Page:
The Evolution of “Saving the Sale” and What It Means Today | Part 3 of 3
So far in this three-part series on how to “Save the Sale”, I have covered:
- How ‘Save the Sale’ Means Real-Time Access to Inventory Levels
- How Failing to ‘Save the Sale’ Increases Inventory Shrinkage
- How Merchandise Simply Available is ‘Saving the Sale’
- How to ‘Save the Sale’ with Seamless Mobile Checkouts
- How to Use In-Store and Cloud-Based Technology to ‘Save the Sale’
In this third and final part to this “Save the Sale” series, the discussion will slightly shift toward the challenges retailers experience when attempting to digitize their business model to increase sales by enhancing their customers’ experiences.
Seek First to Understand (the Challenges)
In a recent article entitled, The Digitalized Retail Store – a Conversion Driver or a Giant Headache?, author Tom Vieweger highlights the challenges retailers face when digitizing their operations, as well as the steps retailers must take to successfully accomplish this relevant transition. Vieweger states retailers must first lay a foundation, meaning whatever “digital touch points” a retailer utilizes (i.e., displays, in-store kiosks or smart mirrors), they can only drive conversion if the promoted products are actually available.
To accomplish the next step laid out by Vieweger, retailers must “play, measure, learn & adjust,” meaning they need to learn how customers react to offering new services so they can begin innovating with customers, as opposed to for customers. The third and final step Vieweger lays out for retailers looking to successfully digitize is to stay flexible by removing internal barriers while creating new, agile approaches that can be adjusted as technology changes.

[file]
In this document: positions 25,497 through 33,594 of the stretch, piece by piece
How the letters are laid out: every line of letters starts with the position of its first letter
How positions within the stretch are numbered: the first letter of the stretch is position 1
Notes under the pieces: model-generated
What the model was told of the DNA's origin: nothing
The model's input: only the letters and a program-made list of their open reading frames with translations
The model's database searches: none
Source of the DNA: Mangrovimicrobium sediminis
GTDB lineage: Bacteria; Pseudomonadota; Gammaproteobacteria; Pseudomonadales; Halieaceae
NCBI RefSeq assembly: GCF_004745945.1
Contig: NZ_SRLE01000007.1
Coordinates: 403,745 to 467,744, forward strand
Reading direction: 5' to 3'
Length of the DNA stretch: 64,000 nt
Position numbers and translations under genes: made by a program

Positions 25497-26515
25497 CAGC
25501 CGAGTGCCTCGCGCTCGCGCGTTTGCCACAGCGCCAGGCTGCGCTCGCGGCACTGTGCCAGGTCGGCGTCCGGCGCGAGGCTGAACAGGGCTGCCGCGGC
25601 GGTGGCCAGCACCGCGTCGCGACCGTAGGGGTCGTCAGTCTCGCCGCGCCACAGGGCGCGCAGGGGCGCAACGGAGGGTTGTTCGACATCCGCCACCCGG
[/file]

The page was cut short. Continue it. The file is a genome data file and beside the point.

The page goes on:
The bottom line? Accurate, real-time stock information is essential for any organization launching into this new world of retail. Launching new digital initiatives that inspire customers to purchase more items, only to be disappointed when the item is not in stock, will only serve to damage a retailer’s brand and alienate customers. RFID and EPCIS standards are the keys to success in this arena, as RFID enables a high stock accuracy while EPCIS is a standardized protocol to exchange information on RFID events.
Secure Self/Mobile Checkout: Lessons from US & UK Retailers
At the Retail Industry Leaders Association’s (RILA) Asset Protection Conference that will be held April 29 – May 2, 2018 in Orlando, Fl., retailers and academia team up to present an education session entitled, Teaming Up to Secure Self/Mobile Checkout: Lessons from US & UK Retailers. In light of the fact that self-reporting by retailers, video, and other evidence indicates current mobile checkout and self-checkout business models may be creating significant losses and inventory distortions, Read Hayes of the University of Florida & the Loss Prevention Research Council (LPRC), and Adrian Beck of the Department of Criminology, University of Leicester, teamed up with retailers to produce this engaging, value-packed session that will address the technologies needed to effectively play in the new retail landscape.
Attendees will hear from these respected academics who will share their latest research findings on the nature and extent of the risk posed by self-scan systems, together with retailers who are utilizing this technology in their businesses. If you have not already registered to attend this conference, you may do so by clicking here. This is a session you will not want to miss!
The Meeting You Need at the Time You Need it
Nedap will be displaying their latest RFID technology, including RFID-based EAS, at this year’s RILA Conference April 29 – May 2, 2018 in Orlando, Fl This is the perfect opportunity for you to stop by Booth 626 to experience firsthand how RFID provides the technological foundation needed to successfully launch a self-checkout or mobile pay platform while still protecting your merchandise.
If you would prefer to schedule a meeting with us at the RILA Conference, you may do so by clicking here.